In my role as a trade and investment consultant, I sometimes deal with first-time business travelers to the UAE, especially women, who ask me questions about the culture and dress code: whether they can wear a skirt, if it’s ok for them to travel on their own, can they shake hands with men etc. While allaying their anxieties I’ve sometimes remarked, “this isn’t Saudi Arabia”.
I may have to eat my words now.
Last week I joined a trade delegation to Saudi Arabia organised by the UK’s Department for International Trade team at the British Embassy in Riyadh and the Consulate in Jeddah. This was my first business trip to Saudi Arabia. In the lead up to the trip, as a woman travelling on my own, I asked silly questions like whether it was ok for me to take an Uber on my own, could I go alone to shopping centres and other parts of town, whether I could walk on the roads unaccompanied, could I go to a restaurant in a mixed group etc. The answer was ‘yes’ to everything.
Saudi Arabia gets so much negative publicity that it’s not surprising for one to have these misconceptions, and to be fair, not too long ago they were not without reason. Now it seems that as long as I had an abaaya on (headscarf optional), I could do whatever I wanted. From the latest news I’ve seen, even the abaaya may become optional. While I covered my head out of respect, I met plenty of foreign and Saudi women who did not do so. To be fair Jeddah has always been way more liberal and open-minded than the rest of the country anyway. Having this conversation with two young Saudi women, they remarked, “This is the new Saudi Arabia”.
With the UK trade delegation at the British Consulate General Jeddah.
With the largest population in the region at about 31 Million, 67% middle class and a median age of 29 years old, the economic slowdown has led to rising unemployment and hence the drive towards Saudization which is creating other pressures on businesses, at least in the short term. In addition to demanding higher average salaries than expats, it will also take some time for workforce development as the local population, including women, newly move into jobs that were historically done by expats and migrant workers.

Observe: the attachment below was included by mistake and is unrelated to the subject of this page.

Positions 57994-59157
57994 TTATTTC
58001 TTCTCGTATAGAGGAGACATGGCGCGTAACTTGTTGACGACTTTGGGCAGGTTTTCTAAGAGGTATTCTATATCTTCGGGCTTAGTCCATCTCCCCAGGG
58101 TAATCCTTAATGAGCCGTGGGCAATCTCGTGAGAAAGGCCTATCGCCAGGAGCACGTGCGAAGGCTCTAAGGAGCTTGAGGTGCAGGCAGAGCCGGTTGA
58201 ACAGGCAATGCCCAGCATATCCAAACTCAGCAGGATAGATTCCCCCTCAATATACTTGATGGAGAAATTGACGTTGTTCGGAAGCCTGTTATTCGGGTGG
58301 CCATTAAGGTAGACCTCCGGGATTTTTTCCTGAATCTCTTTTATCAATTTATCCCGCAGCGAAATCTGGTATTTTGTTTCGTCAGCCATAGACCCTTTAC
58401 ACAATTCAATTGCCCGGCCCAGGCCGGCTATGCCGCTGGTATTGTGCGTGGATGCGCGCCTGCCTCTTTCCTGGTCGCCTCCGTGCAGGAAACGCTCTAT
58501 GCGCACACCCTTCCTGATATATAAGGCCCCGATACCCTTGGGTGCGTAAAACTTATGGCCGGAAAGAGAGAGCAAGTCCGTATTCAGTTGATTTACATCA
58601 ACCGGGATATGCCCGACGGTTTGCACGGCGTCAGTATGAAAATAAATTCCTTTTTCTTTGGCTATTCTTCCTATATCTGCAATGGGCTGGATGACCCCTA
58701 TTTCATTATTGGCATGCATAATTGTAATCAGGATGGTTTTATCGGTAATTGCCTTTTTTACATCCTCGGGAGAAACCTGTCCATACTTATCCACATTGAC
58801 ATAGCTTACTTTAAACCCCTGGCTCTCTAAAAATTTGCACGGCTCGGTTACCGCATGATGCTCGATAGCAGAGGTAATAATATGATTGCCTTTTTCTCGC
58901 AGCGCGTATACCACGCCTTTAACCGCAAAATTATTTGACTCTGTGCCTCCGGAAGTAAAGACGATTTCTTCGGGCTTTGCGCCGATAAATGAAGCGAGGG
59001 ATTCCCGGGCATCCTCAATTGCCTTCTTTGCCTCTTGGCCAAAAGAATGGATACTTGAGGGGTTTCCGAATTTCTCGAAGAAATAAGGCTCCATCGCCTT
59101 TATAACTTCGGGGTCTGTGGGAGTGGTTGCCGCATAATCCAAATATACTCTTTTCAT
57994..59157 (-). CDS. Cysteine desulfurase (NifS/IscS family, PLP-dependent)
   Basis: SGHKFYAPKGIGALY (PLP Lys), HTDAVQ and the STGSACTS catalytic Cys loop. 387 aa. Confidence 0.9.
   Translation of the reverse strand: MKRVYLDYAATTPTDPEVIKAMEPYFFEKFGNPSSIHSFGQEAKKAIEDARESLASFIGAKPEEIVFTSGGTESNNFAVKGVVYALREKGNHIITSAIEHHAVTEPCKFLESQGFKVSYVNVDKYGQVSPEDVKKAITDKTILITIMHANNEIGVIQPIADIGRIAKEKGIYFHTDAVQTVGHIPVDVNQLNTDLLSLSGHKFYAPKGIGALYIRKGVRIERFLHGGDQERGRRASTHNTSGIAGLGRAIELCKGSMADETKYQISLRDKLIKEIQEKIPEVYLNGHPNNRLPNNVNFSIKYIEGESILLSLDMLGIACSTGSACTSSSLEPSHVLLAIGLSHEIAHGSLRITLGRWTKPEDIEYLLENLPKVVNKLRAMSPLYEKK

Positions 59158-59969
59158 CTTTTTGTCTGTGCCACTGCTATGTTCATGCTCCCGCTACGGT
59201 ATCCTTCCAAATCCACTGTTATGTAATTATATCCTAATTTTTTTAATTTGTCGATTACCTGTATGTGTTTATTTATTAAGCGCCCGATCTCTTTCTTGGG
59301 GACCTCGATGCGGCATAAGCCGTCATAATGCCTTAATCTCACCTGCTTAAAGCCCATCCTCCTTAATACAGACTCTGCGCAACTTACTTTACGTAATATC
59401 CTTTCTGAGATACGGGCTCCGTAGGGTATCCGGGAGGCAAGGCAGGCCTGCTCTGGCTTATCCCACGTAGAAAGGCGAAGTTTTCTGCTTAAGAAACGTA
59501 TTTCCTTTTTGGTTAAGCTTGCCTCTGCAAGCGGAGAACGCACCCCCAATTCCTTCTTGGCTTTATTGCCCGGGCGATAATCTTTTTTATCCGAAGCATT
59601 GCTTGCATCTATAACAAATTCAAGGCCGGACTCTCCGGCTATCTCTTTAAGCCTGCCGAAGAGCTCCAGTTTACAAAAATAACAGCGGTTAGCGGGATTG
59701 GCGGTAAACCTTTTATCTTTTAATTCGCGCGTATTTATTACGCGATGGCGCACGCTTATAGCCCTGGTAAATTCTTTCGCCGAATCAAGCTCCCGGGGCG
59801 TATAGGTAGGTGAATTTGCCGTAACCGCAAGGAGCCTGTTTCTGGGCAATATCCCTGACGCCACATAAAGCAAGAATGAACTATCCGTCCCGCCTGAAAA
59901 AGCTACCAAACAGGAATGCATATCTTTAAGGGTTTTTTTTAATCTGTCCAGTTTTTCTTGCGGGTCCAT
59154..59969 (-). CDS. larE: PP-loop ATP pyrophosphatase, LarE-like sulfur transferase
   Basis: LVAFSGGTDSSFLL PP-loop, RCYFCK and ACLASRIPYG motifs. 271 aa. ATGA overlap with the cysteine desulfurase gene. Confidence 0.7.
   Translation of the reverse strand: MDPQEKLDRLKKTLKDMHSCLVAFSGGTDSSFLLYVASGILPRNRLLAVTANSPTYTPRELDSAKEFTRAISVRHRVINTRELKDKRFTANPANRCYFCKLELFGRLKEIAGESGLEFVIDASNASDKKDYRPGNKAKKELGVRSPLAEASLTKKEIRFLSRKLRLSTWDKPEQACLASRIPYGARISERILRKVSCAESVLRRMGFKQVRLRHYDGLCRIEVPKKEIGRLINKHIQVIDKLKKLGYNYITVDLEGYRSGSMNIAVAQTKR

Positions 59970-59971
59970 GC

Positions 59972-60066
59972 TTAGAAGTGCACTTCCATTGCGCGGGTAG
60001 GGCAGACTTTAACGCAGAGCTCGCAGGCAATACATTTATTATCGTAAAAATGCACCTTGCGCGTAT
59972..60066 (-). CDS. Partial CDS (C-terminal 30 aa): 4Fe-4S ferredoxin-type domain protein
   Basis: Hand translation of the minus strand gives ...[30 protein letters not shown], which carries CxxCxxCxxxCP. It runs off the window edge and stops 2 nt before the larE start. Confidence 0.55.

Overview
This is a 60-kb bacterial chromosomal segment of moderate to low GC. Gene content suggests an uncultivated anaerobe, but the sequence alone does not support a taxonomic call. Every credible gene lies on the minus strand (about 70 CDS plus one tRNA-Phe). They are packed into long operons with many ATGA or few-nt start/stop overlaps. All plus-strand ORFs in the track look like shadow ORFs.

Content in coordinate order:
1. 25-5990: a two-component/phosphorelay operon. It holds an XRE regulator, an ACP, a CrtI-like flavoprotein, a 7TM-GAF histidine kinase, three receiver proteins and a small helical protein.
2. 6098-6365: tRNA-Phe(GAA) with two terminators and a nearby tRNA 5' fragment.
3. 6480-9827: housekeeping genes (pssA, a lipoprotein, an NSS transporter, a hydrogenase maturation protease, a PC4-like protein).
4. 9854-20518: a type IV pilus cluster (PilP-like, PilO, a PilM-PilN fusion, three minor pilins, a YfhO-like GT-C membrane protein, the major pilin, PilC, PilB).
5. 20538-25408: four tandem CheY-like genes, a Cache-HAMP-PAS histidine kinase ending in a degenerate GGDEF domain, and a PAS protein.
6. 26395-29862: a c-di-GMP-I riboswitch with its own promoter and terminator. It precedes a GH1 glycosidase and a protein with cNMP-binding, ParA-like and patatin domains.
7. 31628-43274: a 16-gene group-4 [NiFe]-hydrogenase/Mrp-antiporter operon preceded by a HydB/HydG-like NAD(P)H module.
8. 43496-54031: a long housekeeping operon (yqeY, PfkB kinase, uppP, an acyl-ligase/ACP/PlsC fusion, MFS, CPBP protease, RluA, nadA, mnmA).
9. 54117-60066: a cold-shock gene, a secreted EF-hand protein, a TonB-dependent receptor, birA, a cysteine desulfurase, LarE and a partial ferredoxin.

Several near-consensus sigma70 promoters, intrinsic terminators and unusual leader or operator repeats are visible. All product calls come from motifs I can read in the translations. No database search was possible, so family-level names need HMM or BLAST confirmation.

Guided by Vision 2030 and it’s three themes of “a vibrant society”, a thriving economy” and “an ambitious nation”, in the last year or so we have seen many bold economic and social policy changes and initiatives. We’ve all welcomed the news about women being allowed to drive, not requiring ‘mahrams’ to travel, women being allowed into sporting venues and stadiums and cinemas to finally open up in the Kingdom, amongst other initiatives. Of course, certain dress code rules and restrictions on alcohol remain in place.
While economic growth has slowed down with the fall in oil prices, economic diversification has been inevitable. The government is looking outward to drive investment into the country, which is also one of the key agendas of Vision 2030. Our OCO Global team is working with SAGIA to attract FDI into Saudi Arabia.
There are massive new tourism and hospitality projects underway, particularly in the West, and around the Holy Cities of Makkah and Madina. There was also plenty of excitement about the Red Sea islands project which would join Egypt and Saudi Arabia and would be treated like a “freezone” where the conservative regulations in the Kingdom will not be applied. The 50 islands and 180km (110 miles) stretch of coastline, will be developed to home luxury hotels and other necessary infrastructure in an effort to draw tourists to the country. Having high-profile investors like Richard Branson certainly helps.
Saudi Arabia is a massive market and the fundamentals of the economy remain strong. Alongside the massive challenges, there are also opportunities for international companies looking to invest into the country. The right guidance and support, whether for trade or investment, is definitely required in navigating this large and complex market. Happy to have a chat and put companies in touch with the right contacts if interested in knowing more about the Saudi market.